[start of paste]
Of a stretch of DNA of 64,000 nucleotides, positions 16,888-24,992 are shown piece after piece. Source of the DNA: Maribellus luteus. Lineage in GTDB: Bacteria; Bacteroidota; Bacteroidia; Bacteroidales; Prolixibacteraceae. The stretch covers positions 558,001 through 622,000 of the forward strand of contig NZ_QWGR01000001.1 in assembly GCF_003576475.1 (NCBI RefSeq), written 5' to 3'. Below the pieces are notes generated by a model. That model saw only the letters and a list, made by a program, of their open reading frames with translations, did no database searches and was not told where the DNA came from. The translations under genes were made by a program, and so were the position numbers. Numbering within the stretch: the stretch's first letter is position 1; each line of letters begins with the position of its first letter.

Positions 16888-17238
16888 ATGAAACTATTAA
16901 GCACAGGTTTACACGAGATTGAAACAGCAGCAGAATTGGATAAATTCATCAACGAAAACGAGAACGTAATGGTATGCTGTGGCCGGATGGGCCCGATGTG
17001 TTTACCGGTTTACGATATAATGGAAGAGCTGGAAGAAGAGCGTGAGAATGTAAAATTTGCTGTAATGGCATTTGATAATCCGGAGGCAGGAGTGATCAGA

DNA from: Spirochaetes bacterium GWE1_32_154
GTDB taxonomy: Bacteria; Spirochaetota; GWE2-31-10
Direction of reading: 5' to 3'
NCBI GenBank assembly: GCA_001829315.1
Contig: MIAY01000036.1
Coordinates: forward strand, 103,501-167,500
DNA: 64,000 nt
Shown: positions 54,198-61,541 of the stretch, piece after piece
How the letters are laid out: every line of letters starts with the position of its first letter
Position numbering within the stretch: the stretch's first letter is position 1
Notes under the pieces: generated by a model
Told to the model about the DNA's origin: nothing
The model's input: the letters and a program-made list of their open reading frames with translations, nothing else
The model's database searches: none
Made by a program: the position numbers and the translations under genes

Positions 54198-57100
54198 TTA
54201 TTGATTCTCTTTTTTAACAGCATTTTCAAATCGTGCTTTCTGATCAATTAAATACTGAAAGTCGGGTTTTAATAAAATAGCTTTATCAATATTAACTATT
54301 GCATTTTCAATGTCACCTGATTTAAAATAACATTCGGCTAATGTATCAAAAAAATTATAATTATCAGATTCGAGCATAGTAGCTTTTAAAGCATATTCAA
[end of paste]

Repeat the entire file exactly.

Of a stretch of DNA of 64,000 nucleotides, positions 16,888-24,992 are shown piece after piece. Source of the DNA: Maribellus luteus. Lineage in GTDB: Bacteria; Bacteroidota; Bacteroidia; Bacteroidales; Prolixibacteraceae. The stretch covers positions 558,001 through 622,000 of the forward strand of contig NZ_QWGR01000001.1 in assembly GCF_003576475.1 (NCBI RefSeq), written 5' to 3'. Below the pieces are notes generated by a model. That model saw only the letters and a list, made by a program, of their open reading frames with translations, did no database searches and was not told where the DNA came from. The translations under genes were made by a program, and so were the position numbers. Numbering within the stretch: the stretch's first letter is position 1; each line of letters begins with the position of its first letter.

Positions 16888-17238
16888 ATGAAACTATTAA
16901 GCACAGGTTTACACGAGATTGAAACAGCAGCAGAATTGGATAAATTCATCAACGAAAACGAGAACGTAATGGTATGCTGTGGCCGGATGGGCCCGATGTG
17001 TTTACCGGTTTACGATATAATGGAAGAGCTGGAAGAAGAGCGTGAGAATGTAAAATTTGCTGTAATGGCATTTGATAATCCGGAGGCAGGAGTGATCAGA

DNA from: Spirochaetes bacterium GWE1_32_154
GTDB taxonomy: Bacteria; Spirochaetota; GWE2-31-10
Direction of reading: 5' to 3'
NCBI GenBank assembly: GCA_001829315.1
Contig: MIAY01000036.1
Coordinates: forward strand, 103,501-167,500
DNA: 64,000 nt
Shown: positions 54,198-61,541 of the stretch, piece after piece
How the letters are laid out: every line of letters starts with the position of its first letter
Position numbering within the stretch: the stretch's first letter is position 1
Notes under the pieces: generated by a model
Told to the model about the DNA's origin: nothing
The model's input: the letters and a program-made list of their open reading frames with translations, nothing else
The model's database searches: none
Made by a program: the position numbers and the translations under genes

Positions 54198-57100
54198 TTA
54201 TTGATTCTCTTTTTTAACAGCATTTTCAAATCGTGCTTTCTGATCAATTAAATACTGAAAGTCGGGTTTTAATAAAATAGCTTTATCAATATTAACTATT
54301 GCATTTTCAATGTCACCTGATTTAAAATAACATTCGGCTAATGTATCAAAAAAATTATAATTATCAGATTCGAGCATAGTAGCTTTTAAAGCATATTCAA